Why Do People Rarely Adjust Their Office Chair? How To Lever Up Your Comfort.

What do I need to bother about with adjusting my office chair? Surely once the height is set that's it I can just get on with my work. It's only an office chair and all those levers don't seem to do a fat lot anyway.

Why do people only adjust their chair height?
Many people never get any further than setting the height of their chair. This is understandable because when you think about it apart from reclining loungers most chairs are fixed. Consequently people tend to feel that the only adjustment needed is to set the height of the seat.

Not only that all those confusing levers might mess things up so lots of folk work on the principle if it ain't broke don't fix it. Pity, because you can't do much harm and are probably sacrificing a lot of comfort by avoiding adjusting them.

Why it's not always obvious what the different levers do
A lot of the blame lies fairly and squarely with the manufacturers. They make chairs with 2 or 3 levers under the seat with no indication of what they do. Some do go to the trouble of adding an instructional graphic on the paddle controls and yet these can often be confusing and misleading.

And as for an instruction booklet apart from a few of the better chair makers these are as rare as hen's teeth on most office chairs. Seems crazy when you think how easy it would be to produce an instruction sheet or booklet.

HÅG of Norway gets it. Its chairs usually come with a booklet that can be stored under the seat for reference when needed. So how do you sort out all these controls and why are they important?

Which settings are the most vital to get right?
With levers under chairs each usually controls one or more functions. The one that most people are familiar with is of course the height adjuster. It's very straightforward push it down to lower the seat height. And lifting your body off the seat and pulling the lever up raises the seat.

Sometimes this lever also acts as a seat back control locking or releasing the back. Usually it's a case of pushing it in or out or moving it back or forward.

It's quite common for the seat back lock and release to have its own lever control. This often has preset locked positions, usually upright and maybe 2 or 3 locked reclining positions. Locked positions are best avoided as it's much better to let the back move as you move.

You may find another lever which allows you to vary the angle of the seat to the back. This can be useful to experiment with to get the setting that is most comfortable for you.

One lever you rarely see is for controlling the seat depth. It lets you slide the seat depth in and out to get it set to suit your leg length. Raising the lever lets the seat slide and once you have things how you want pushing it down locks the seat depth.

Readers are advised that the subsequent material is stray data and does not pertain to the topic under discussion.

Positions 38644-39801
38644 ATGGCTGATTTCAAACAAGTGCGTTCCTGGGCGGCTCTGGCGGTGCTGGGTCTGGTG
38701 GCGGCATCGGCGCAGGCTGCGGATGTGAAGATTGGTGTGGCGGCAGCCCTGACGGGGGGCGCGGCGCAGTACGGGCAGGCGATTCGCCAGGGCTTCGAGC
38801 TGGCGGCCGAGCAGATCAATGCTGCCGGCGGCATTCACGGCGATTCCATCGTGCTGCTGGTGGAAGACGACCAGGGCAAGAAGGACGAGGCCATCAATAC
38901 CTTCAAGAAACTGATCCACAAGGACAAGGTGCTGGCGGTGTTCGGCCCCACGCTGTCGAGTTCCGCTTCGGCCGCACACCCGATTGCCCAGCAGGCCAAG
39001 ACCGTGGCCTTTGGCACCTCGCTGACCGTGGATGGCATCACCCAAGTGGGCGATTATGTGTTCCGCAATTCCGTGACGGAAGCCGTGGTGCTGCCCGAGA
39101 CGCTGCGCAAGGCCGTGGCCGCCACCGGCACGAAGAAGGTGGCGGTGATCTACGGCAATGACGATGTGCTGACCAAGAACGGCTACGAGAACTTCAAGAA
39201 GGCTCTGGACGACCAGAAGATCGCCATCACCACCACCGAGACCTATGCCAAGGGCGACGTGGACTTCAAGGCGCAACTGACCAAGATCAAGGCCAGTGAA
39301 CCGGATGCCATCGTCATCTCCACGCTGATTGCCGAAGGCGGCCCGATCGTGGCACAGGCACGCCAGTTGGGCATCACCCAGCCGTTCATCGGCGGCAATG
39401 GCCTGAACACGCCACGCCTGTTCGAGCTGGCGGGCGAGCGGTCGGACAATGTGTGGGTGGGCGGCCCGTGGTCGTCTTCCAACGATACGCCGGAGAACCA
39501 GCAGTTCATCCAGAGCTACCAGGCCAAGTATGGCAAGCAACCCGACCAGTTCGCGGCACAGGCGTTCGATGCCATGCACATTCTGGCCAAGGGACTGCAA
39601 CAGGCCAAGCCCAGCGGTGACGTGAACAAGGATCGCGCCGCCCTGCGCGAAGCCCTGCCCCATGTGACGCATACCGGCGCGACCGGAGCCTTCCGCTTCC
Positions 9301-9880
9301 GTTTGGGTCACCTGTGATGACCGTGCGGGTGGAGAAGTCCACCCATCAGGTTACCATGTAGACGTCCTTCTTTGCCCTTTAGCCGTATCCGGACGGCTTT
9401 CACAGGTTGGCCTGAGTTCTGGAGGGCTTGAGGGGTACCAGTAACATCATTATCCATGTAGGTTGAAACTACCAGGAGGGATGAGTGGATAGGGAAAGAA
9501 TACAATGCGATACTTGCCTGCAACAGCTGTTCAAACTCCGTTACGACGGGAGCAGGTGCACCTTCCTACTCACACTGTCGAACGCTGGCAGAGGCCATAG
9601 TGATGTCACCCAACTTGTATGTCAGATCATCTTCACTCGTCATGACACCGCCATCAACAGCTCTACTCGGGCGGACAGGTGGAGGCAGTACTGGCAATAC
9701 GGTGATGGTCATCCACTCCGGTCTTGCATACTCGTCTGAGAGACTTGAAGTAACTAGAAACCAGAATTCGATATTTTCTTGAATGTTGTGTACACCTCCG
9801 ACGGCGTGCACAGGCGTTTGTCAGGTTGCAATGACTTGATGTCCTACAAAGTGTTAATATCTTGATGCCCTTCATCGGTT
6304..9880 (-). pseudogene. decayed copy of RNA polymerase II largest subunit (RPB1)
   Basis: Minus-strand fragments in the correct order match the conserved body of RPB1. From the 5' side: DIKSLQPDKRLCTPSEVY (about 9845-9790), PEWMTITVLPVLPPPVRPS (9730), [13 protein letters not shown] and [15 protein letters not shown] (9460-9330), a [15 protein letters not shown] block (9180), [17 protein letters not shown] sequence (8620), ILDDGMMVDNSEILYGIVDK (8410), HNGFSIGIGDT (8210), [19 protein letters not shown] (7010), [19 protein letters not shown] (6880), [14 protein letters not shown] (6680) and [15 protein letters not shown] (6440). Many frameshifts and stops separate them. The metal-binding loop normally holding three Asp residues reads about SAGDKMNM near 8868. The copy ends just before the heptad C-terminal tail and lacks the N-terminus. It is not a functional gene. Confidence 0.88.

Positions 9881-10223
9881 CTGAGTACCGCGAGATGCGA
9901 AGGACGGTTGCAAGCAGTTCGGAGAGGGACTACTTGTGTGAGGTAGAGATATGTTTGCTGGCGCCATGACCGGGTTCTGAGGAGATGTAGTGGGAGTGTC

Another adjuster which is usually a knob controls the amount of tension required to move the chair back as you recline. The knob is normally under the front of seat and it is simply a question of turning it to increase or decrease the amount of body weight you need to apply when reclining.

Let's take a look at which controls are most important.

Which missing settings will cause you the most discomfort?
The single most important control is seat depth adjustment.Regrettably that's very likely not going to be on the majority of office chairs. So if you don't have it you will need do without it until you come to replace your chair.

Tilt tension is pretty important too. There's nothing worse than wrestling to recline in your chair or falling rapidly backwards as you sit back. If you have this adjustment take some time to adjust it for your body weight. It's worth the effort and will significantly improve your working comfort.

As previously mentioned release the seat back if it's locked. The preset angles most chairs come with become pretty uncomfortable after a short while.

As height adjustment is on every office swivel chair we can ignore it for this exercise.

Summary
Let's quickly run through the key points we've covered here:

  • Seat height isn't the only adjustment you need to set up
  • Set your chair's back to be floating and not fixed
  • Adjust seat and back angle if your chair allows it
  • Seat depth adjustment is essential for proper leg comfort
  • Tilt tension should be set to allow you to recline comfortably

You can find a quick summary of ergonomic office chairs here which include the vital controls needed for proper working comfort.

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How To Maintain Your Office Chair: Simple Checks To Extend Your Seat’s Life